Anonymous said...

There was an interesting lecture by rabbi dovid gottlieb of ohr sameach called 'historical verification of the torah' in which he discussed common traits as well as differences between the jews and gypsies...the relevant segment was in response to claims that various religions stood the test of time like the jews thru much turmoil and anguish. The rabbi refuted the claims citing that gypsy religion was neither stagnant nor unified.

Tom Mazanec said...

Interesting site on the Amish community and leaving it, by a woman who helps those who leave:

David Friedman said...


So far as I can tell, in neither the Amish nor the Romani culture does the eldest male inherit everything. One of the Amish sons ends up with the farm, assuming it doesn't get divided to provide for more than one, but I have seen nothing implying that it is automatically the eldest. And the parents typically help sons who do not get the farm to buy a farm if that is practical.

David Friedman said...


The Amish lose ten to twenty percent each generation, which over a long time could be a sizable effect. They have a very small starting gene pool and almost no additions to it, with the result that some genetic diseases are much more common among them than elsewhere, others don't occur at all.

Milhouse said...

I don't know about the other two, but among Jews the oldest son has never inherited everything. Traditional Jewish inheritance law gives the oldest son two shares in the estate, and the other sons one share each. The widow and daughters don't inherit anything, but are to be maintained out of the estate until they marry or (in the case of the daughters) reach adulthood. If there are no sons the daughters divide everything equally.

Miguel Madeira said...

A difference could be that, traditionally, Jews and Gypsies are seminomadic traders and Amish sedentary farmers?

Peter Chapman said...

I think we are getting hung up on details here. The distinguishing features of an authoritarian (or stem) family are (1) the children are not free to live their own lives until the parents die and (2) the children are not treated equally.

David Friedman said...


In the case of the Romani, I think a more precise statement would be that the children are not free to live their own lives until the parents either die or become senile.

For the Amish, my impression is that once a child is married and self-sufficient, has his own farm or business or job, he is no longer controlled by his parents. One of the sons, presumably the one who gets the farm, will have his parents living in the grandfather house of the farm, but I have not seen anything suggesting that they will be in charge even there.

Nor do I recall seeing anything implying that adult Jewish children are under the control of their parents. So far as marriage is concerned, under Rabbinic law adult children do not require parental approval to marry, and the age of adulthood is young--twelve and half for women. Communal law sometimes attempted to impose additional restrictions, but that was problematic.

Anonymous said...

Serious inquiry into these groups will quickly become non-PC. As a fellow Hebrew I enjoyed 'the people that shall dwell alone' by Kevin Macdonald [1].

I don't recall if it had anything about Amish, but it had very interesting chapters about Gypsies and also IIRC Parsis and Overseas Chinese.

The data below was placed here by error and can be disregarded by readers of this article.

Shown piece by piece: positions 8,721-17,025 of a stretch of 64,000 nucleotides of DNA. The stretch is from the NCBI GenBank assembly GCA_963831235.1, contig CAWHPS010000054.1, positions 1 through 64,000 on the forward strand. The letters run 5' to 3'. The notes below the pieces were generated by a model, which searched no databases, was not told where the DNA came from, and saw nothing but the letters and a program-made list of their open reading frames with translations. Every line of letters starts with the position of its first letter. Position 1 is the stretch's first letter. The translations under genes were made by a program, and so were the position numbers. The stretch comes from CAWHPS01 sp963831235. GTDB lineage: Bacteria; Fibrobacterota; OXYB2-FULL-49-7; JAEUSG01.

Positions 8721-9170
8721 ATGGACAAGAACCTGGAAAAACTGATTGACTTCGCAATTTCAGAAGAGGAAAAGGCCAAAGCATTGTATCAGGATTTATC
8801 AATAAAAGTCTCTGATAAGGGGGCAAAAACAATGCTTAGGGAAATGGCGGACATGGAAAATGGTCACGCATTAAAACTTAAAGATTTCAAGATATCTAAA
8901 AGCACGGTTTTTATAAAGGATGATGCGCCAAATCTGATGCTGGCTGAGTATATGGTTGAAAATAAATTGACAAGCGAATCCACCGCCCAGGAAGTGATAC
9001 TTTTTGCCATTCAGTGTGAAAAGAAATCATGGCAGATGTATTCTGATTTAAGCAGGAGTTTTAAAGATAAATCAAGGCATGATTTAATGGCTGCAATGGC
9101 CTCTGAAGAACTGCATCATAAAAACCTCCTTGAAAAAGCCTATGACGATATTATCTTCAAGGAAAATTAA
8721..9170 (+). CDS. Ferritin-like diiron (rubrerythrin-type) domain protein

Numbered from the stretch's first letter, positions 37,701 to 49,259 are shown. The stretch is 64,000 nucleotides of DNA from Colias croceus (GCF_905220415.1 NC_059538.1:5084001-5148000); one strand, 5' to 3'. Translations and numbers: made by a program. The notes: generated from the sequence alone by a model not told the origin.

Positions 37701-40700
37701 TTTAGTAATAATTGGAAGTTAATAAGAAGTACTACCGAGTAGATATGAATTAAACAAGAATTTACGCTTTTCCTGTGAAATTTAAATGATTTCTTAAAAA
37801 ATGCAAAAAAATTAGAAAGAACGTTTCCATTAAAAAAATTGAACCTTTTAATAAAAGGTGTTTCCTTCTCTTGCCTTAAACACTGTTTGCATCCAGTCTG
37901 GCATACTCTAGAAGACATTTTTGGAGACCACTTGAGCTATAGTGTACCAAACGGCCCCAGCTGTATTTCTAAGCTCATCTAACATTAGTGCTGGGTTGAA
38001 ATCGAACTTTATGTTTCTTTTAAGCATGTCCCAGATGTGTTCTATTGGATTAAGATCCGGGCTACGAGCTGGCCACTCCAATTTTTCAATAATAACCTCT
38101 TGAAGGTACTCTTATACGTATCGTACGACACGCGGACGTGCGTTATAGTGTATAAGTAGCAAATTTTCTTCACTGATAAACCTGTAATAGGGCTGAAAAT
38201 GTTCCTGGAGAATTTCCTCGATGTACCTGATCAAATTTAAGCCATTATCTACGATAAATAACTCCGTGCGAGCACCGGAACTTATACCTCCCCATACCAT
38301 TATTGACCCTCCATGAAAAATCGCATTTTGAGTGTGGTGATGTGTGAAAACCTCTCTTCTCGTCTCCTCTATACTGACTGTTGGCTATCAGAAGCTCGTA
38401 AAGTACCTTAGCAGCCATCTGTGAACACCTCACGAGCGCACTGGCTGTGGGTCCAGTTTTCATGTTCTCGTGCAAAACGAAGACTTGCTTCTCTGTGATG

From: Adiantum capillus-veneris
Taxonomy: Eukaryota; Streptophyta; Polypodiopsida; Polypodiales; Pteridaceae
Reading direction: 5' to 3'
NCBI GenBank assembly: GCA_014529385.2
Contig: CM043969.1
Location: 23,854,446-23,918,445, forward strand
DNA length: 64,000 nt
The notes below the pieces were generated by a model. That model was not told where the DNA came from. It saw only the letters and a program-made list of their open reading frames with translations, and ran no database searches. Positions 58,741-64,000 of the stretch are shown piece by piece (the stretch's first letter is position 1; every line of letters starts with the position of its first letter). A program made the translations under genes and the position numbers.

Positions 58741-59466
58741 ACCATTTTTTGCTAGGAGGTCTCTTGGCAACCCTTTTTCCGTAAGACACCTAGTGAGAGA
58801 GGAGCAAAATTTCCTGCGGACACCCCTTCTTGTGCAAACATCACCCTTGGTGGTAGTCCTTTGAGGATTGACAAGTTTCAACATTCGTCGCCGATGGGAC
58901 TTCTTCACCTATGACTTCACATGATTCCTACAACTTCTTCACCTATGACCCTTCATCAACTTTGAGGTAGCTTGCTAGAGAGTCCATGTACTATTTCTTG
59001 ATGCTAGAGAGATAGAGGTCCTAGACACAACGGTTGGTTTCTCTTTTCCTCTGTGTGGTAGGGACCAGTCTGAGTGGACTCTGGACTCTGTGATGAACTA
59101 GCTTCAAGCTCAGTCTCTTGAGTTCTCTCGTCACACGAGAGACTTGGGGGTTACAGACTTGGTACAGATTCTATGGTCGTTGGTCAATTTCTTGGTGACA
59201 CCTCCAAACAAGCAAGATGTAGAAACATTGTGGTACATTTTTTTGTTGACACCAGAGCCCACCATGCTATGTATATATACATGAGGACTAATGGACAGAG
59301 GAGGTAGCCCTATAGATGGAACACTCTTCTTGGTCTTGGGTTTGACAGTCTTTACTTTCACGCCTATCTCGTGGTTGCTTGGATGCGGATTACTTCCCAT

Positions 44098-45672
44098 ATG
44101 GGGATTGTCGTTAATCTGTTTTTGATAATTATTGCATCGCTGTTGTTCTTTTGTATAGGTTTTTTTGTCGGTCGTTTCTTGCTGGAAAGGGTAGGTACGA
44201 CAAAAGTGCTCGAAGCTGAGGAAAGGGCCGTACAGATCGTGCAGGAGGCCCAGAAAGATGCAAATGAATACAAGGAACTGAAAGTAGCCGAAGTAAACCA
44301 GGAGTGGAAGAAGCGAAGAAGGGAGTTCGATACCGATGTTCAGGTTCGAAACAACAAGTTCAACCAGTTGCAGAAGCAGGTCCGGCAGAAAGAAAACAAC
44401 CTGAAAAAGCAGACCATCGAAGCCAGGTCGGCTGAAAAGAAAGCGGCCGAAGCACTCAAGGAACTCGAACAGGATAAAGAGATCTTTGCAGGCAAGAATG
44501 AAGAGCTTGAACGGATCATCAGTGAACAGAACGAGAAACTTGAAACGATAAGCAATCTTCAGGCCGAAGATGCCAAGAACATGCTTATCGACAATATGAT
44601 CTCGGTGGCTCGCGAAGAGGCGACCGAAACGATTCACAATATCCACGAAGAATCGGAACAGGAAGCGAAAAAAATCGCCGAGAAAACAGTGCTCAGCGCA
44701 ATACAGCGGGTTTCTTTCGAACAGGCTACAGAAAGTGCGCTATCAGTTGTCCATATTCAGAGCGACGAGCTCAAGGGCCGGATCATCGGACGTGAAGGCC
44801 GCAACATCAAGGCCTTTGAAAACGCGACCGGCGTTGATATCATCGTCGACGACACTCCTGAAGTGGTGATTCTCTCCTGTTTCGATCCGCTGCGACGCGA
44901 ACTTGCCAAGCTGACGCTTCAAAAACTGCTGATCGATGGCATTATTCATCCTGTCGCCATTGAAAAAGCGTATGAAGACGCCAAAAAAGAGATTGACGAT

I haven't read his other books.


TheVidra said...

The Amish are the majority population in their geographical area, whereas Jews and Gypsies are minorities spread among a different majority population - could this explain things? (Jews tend to be much more traditional in places such as Williamsburg in Brooklyn, in neighborhoods where they form the majority; a similar thing can be observed with Gypsies in their villages or parts of towns like Buzescu, where they sleep in tents outside of their palaces and follow more traditions, when they are more concentrated demographically).

David Friedman said...

My information is mostly on the American Vlach Rom, who are not, so far as I know, a majority anywhere. The Amish might be a majority very locally, but checking the population for Lancaster County, Pennsylvania, which is the second largest settlement and the oldest large one, the Amish are only a little over five percent of the county's population.

I agree that population concentration might well encourage the maintenance of a distinct subculture.

Miguel Madeira said...

Perhaps it simply a question of definition? What makes an Amish an Amish is to follow a set of rules and live in a certain way. In contrast, Gypsy is an ethnic thing (you are gypsy if your ancestors are gyspsy, if if you are a partner in a big law firm), and in practice Jew is also more ethnic that religious.

The result is that, if an Amish leave his community, he is no longer an Amish (in contrast with "westernized Gypsies" or "secular Jews"), meaning that all Amish, by definition, leave by the Amish rules.

Anonymous said...

Hi David

A legal system is a system of violent force. There is one, and only one way to maintain a legal system, that is with violent force. You need to inflict pain on rule-breakers.

The form of violence applied by the Amish is social isolation. I call this violence because, in Western culture, solitary confinement is considered a form of torture.

It is not sufficient for a single Amish person to shun someone who misbehaves. This is force, but it does not have critical mass. Instead, you need 500 people to simultaneously shun a rule-breaker. If every person you know stops interacting wth you, the pain is great.

The Amish have been successful because of how organized and self-conscious they are about applying force. Among the Jews, those factions that use organized shunning are successful at maintaining independence. Those factions that do not use it are not successful.

Joel Aaron Freeman